Sales Best Practices

What is a Sales Forecast: Definition, Importance, and How to Build One

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Serena Miller

Content Marketing Manager

Proper forecasting is essential for any sales organization. It’s a process that enables data-driven business decisions, helps revenue leaders identify new opportunities, and provides a clear picture of projected revenue.

Even so, building accurate sales forecasts is complex if you don’t know where to start, or if you’re not leveraging the types of tools that yield precise results.

In an August 2021 commissioned study conducted by Forrester on behalf of Outreach, almost one-third of B2B sales leaders said their forecasts were derived by selecting key deals and adding in qualitative analysis to arrive at their final number. 

However, this static and unscientific approach to forecasting makes it impossible to drive predictable business growth. If you’re not accurately and consistently forecasting your sales, you could be missing out on key insights that impact budget, hiring, scalability, and — ultimately — cash flow.

Here, we’ll take a deep dive into what a sales forecast is, how forecasting can benefit your organization, and how Outreach helps revenue teams bring science to the the traditional approach to sales forecasting. 

What is A Sales Forecast?

A sales forecast predicts expected revenue over a given period of time. When used correctly, sales forecasts help teams to accurately estimate how much product or service they’ll sell, which helps to keep the expectations of reps, managers, leaders and other stakeholders on the same page.

Sometimes, the concept of a sales forecast is conflated with other related terms, like sales goal setting. But the two are actually quite distinct: sales goal setting is an expression of what you’d like to occur, while a sales forecast predicts what will actually happen — regardless of what you may have wanted to achieve.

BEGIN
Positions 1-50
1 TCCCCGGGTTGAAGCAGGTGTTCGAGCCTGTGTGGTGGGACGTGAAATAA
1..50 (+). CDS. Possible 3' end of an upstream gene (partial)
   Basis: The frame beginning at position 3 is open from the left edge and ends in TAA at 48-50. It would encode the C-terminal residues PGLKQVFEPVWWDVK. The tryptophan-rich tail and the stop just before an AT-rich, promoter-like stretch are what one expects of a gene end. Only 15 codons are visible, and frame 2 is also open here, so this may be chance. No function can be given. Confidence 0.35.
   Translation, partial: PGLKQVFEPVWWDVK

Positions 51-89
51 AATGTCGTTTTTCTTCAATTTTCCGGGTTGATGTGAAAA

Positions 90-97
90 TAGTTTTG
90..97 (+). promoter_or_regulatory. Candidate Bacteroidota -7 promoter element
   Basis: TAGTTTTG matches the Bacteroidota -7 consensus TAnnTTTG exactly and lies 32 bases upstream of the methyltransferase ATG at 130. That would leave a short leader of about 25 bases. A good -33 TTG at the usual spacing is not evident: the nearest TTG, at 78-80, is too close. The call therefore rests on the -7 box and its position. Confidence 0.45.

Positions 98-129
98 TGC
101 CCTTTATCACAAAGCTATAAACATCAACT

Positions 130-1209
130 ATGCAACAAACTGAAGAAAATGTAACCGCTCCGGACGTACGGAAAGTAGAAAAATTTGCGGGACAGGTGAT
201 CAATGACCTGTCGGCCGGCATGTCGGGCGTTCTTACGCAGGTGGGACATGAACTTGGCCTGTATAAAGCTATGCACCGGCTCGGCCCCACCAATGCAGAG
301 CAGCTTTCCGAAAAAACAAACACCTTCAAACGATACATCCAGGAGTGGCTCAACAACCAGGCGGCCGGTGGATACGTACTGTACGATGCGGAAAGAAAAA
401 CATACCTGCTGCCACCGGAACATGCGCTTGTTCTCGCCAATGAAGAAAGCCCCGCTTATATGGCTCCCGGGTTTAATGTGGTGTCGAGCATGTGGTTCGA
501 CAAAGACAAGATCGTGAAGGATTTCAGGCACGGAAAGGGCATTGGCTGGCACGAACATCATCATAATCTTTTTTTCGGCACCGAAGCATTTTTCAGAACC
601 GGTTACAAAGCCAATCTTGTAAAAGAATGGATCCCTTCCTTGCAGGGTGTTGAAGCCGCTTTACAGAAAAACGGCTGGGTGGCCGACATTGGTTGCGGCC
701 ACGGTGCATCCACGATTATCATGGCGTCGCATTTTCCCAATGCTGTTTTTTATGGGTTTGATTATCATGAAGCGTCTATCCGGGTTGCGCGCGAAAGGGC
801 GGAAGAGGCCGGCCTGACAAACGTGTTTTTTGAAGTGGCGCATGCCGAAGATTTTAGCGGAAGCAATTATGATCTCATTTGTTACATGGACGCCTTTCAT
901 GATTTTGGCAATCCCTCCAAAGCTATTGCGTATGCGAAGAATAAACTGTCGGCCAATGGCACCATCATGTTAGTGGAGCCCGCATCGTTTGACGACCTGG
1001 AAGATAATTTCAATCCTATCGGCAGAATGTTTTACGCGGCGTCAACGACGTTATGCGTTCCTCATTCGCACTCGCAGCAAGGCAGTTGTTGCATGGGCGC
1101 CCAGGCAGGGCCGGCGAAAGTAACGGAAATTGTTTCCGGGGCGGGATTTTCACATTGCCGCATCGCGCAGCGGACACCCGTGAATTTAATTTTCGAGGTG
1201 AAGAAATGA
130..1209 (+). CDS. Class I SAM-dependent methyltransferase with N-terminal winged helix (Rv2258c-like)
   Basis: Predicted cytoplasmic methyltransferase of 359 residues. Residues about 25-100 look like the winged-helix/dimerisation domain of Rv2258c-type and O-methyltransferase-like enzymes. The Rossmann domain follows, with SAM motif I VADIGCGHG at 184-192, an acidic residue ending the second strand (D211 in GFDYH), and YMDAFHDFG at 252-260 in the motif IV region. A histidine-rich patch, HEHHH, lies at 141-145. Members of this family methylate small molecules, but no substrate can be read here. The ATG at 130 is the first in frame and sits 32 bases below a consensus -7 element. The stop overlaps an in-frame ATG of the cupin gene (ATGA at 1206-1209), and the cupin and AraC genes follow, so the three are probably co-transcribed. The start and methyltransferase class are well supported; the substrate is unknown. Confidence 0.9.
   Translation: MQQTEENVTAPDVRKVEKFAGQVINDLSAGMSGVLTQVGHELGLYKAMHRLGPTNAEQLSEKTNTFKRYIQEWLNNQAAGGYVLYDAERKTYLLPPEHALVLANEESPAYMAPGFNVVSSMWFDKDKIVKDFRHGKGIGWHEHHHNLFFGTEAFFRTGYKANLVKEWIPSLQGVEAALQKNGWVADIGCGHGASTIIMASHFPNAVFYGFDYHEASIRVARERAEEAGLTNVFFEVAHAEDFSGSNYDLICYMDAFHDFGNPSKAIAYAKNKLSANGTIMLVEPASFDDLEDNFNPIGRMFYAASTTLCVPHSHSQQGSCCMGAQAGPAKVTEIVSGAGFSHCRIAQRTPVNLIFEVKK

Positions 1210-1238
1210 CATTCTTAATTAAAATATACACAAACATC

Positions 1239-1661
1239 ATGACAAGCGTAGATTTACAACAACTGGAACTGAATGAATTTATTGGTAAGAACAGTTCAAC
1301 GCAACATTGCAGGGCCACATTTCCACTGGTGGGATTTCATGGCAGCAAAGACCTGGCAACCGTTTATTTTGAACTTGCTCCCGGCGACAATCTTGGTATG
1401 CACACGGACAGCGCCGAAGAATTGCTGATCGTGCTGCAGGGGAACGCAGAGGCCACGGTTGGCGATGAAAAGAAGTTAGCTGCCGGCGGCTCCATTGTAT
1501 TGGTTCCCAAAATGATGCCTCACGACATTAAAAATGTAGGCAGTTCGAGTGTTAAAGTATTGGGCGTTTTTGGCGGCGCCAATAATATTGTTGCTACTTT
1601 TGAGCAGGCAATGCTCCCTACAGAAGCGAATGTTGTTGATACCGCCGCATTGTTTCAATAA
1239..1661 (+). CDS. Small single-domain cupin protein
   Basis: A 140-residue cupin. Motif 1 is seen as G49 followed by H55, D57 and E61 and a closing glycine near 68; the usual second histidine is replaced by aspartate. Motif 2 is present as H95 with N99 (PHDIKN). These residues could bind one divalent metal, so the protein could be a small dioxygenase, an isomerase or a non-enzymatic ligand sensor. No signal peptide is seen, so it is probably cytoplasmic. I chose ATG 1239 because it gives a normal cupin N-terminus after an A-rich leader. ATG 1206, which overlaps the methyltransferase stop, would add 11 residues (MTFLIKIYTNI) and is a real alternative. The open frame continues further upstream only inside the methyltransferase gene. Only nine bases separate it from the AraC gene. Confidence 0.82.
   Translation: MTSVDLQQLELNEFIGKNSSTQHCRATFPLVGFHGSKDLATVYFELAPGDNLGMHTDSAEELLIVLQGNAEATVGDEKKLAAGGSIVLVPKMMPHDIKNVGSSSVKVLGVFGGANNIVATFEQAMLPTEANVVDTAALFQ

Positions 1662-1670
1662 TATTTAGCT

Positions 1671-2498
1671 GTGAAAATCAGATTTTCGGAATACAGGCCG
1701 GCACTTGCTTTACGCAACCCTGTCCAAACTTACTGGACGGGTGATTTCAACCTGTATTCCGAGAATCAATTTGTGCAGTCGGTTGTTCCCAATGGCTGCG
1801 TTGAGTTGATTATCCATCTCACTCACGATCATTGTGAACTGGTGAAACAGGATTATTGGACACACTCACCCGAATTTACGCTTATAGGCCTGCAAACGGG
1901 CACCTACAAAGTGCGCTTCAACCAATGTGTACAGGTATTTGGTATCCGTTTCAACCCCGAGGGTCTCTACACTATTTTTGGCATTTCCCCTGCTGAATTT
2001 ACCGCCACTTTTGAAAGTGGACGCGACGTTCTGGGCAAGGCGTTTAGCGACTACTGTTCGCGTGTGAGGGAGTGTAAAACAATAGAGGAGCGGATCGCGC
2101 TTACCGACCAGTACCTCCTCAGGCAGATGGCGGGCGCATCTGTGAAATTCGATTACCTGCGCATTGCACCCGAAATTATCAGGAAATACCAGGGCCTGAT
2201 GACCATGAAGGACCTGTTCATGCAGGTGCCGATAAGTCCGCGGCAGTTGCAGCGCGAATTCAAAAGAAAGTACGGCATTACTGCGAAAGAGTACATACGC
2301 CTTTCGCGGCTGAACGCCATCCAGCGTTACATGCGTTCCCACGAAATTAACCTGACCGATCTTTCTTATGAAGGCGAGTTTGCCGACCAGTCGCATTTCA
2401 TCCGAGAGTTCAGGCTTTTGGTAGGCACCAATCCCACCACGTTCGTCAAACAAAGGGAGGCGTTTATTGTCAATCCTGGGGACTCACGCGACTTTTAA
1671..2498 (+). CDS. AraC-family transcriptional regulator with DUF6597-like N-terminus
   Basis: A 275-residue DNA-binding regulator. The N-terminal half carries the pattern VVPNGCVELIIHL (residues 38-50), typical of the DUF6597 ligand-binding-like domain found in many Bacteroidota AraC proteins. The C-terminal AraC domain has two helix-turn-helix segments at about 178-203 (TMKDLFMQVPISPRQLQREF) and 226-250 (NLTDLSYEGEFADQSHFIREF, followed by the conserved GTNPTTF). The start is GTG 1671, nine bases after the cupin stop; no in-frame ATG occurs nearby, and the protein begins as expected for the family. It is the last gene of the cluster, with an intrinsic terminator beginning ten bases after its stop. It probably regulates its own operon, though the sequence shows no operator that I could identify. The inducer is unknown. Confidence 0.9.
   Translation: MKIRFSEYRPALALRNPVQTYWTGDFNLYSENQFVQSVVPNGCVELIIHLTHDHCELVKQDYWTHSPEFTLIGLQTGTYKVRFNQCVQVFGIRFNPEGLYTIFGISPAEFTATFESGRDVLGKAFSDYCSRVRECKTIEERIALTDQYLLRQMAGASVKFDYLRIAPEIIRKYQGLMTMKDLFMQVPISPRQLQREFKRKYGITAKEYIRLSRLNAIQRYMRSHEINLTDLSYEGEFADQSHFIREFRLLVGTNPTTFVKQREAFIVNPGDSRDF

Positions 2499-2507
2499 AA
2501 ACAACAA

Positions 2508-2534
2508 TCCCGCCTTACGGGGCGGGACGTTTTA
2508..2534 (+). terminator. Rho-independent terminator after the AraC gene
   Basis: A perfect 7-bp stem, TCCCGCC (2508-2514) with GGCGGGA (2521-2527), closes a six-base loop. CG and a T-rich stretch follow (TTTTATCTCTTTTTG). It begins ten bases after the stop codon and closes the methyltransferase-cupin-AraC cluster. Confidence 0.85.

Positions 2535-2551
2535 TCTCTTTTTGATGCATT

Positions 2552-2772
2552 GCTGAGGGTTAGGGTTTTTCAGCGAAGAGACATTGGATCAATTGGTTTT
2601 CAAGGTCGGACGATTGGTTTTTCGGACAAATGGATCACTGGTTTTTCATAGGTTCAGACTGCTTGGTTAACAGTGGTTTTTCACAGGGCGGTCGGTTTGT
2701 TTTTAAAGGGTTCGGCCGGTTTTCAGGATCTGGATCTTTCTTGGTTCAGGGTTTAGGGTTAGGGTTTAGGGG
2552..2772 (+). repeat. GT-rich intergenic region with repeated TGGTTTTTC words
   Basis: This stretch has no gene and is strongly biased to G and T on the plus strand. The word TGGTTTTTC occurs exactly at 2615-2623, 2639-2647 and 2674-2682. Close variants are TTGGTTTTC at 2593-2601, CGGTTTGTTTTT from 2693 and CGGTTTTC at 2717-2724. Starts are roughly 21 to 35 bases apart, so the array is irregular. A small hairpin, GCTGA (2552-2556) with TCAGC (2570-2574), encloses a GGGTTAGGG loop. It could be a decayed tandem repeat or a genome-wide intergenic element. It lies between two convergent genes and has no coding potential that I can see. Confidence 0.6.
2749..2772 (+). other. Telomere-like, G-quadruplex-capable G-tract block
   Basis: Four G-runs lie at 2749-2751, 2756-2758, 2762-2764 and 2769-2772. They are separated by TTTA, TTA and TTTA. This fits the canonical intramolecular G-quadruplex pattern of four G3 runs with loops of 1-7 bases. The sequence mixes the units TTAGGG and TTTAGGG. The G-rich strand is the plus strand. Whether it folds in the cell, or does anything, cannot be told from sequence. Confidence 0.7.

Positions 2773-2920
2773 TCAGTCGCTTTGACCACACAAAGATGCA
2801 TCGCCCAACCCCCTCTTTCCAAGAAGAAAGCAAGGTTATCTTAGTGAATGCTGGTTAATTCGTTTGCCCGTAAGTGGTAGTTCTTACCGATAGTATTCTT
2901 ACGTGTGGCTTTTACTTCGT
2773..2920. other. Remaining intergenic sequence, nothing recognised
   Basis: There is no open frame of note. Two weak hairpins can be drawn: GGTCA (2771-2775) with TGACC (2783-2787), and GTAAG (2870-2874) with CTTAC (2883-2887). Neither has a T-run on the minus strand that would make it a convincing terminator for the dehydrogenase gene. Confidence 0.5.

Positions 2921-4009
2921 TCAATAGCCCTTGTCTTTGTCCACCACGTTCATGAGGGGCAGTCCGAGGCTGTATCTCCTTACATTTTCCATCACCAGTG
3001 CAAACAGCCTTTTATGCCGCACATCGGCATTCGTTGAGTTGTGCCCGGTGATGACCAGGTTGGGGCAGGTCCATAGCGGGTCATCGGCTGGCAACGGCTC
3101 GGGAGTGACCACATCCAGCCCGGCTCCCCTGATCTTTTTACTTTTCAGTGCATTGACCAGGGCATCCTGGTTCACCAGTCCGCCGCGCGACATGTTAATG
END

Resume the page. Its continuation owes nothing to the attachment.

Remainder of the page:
Depending on the unique elements of your business (like age, size, existing systems of record, etc.), the level of detail and accuracy with which you forecast will vary. Forecasts are limited by their inputs, so you can only expect a high degree of precision if you have enough clean data to use.

Extremely accurate forecasts also require a range of complicated calculations, which is why many businesses have turned to technology for support. Some common tools include:

Why does sales forecasting matter?

If you already have clearly defined goals, a strong sales process, and a healthy pipeline, you might wonder if creating accurate forecasts is worth the effort. In short: yes, confident sales forecasting is an absolutely critical component of a company’s growth. 

Accurate forecasts support business growth

Consistent forecasting can improve both internal and external operations by helping your business:

  • Efficiently plan for demand - In order to make sound decisions regarding hiring, supply chain management, and inventory, you need a clear understanding of what your operation will need to run smoothly. Because forecasts act as precise pictures of expected sales, each department within your business can use them to fully address staffing needs, product development, and budget before these factors ever become an issue.